Daniel Gottlieb, a Marina del Rey resident who spoke before the supervisors, also asked that the entire EIR be redistributed.
“It is defective in all kinds of different ways,” he alleged.
David Levine, Epstein’s chief of staff, pledged to cooperate with county officials in implementing Yaffe’s order before the board.
“The judge specifically and explicitly stated that none of the other contentions made by the plaintiffs in this suit had any merit,” Levine noted. “What we are going to do is assist the county in providing the additional analysis on the question of soil export.
“We believe that we’ll demonstrate to the public and to the judge’s satisfaction that the amount of export required by this project is relatively insignificant, given the scope of this project, and it falls well within the boundaries and parameters of what is acceptable in a project this size. And we’ll look forward to coming back to you as quickly as possible with the additional analysis that is consistent with the court’s order.”
Elaine Lemke, an attorney with the county, said that representatives from the county Department of Regional Planning would be evaluating the board’s directions and begin instituting them in a timely fashion.
“The EIR consultant will go back and discuss the issues that we were told to address,” Lemke told The Argonaut. “Once all of the supervisors’ directions are implemented and the EIR is recirculated, [the EIR] will then go back before the board.”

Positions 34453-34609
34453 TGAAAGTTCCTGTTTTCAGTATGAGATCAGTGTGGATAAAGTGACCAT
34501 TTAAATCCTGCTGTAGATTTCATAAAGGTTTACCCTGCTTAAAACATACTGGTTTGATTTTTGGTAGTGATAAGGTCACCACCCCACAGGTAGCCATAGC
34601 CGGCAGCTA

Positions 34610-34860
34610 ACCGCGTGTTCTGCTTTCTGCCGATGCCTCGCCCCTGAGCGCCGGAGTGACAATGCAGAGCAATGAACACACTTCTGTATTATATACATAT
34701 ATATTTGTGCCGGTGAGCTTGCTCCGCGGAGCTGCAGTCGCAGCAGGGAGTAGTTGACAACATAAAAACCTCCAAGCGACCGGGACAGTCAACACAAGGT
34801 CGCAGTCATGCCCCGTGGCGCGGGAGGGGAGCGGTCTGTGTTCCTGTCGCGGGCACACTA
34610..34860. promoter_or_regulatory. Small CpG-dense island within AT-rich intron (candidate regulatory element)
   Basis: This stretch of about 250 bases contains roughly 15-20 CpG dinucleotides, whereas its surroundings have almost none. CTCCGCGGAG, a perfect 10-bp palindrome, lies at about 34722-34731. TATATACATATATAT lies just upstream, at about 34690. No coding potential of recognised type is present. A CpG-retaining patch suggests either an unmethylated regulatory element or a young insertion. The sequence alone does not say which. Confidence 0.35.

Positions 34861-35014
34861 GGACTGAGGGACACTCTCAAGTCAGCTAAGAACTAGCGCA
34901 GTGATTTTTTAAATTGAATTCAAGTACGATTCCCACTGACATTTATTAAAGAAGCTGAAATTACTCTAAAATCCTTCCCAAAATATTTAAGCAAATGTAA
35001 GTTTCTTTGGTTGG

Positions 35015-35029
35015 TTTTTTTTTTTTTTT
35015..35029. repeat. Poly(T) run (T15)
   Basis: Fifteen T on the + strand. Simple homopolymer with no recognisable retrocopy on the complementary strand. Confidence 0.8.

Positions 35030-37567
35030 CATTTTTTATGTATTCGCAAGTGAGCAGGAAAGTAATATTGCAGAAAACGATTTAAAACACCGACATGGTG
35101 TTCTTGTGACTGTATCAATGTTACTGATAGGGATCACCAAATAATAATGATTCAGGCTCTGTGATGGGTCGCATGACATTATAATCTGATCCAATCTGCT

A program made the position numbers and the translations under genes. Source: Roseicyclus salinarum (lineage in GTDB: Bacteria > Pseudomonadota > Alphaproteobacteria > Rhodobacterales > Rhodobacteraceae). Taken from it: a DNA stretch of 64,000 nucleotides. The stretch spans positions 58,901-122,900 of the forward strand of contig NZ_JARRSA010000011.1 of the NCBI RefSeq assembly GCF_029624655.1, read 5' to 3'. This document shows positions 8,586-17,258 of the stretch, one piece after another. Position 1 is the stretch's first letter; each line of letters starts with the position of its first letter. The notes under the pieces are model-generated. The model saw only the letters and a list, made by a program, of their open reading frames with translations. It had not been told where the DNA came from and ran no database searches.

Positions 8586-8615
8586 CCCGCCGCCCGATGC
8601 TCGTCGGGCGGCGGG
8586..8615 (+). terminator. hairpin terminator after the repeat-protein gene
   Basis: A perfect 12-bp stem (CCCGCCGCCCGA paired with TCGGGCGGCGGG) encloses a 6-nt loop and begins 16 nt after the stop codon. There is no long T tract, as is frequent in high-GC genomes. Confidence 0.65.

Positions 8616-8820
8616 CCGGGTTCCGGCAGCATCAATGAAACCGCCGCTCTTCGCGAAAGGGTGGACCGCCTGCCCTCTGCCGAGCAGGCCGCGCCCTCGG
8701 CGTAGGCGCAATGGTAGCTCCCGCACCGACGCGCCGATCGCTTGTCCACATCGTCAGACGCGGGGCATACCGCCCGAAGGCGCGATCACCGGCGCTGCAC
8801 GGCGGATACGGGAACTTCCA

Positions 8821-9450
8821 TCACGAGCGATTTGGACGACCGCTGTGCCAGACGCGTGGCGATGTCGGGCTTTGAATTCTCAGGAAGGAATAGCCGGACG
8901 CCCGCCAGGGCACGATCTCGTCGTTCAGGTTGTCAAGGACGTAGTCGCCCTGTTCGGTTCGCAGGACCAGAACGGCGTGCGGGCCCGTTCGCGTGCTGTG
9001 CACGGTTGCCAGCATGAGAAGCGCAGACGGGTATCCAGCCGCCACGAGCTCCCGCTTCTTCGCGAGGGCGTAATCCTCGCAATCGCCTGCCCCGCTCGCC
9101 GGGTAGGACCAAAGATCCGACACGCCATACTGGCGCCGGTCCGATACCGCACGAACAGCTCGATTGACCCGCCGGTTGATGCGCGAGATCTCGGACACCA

Rosenfeld said that he, like other Marina residents, is not opposed to development, but would like to see it configured in a different fashion.
“I would like to see [the Shores project] redesigned in a manner that is more consistent with the current scale and scope that exists in the Marina,” he explained.
In addition to stripping the project of its planning and land use permits, the Board of Supervisors directed the Department of Regional Planning to prepare an additional analysis of “reasonably foreseeable environmental impacts that are associated with 25,940 cubic yards of soil from the construction site, [and] circulate the additional analysis for public review.”
If the Department of Regional Planning fully complies with all of the Board of Supervisors’ instructions, there will be another hearing before the board for possible recertification of the EIR and possible restoration of the land use entitlements.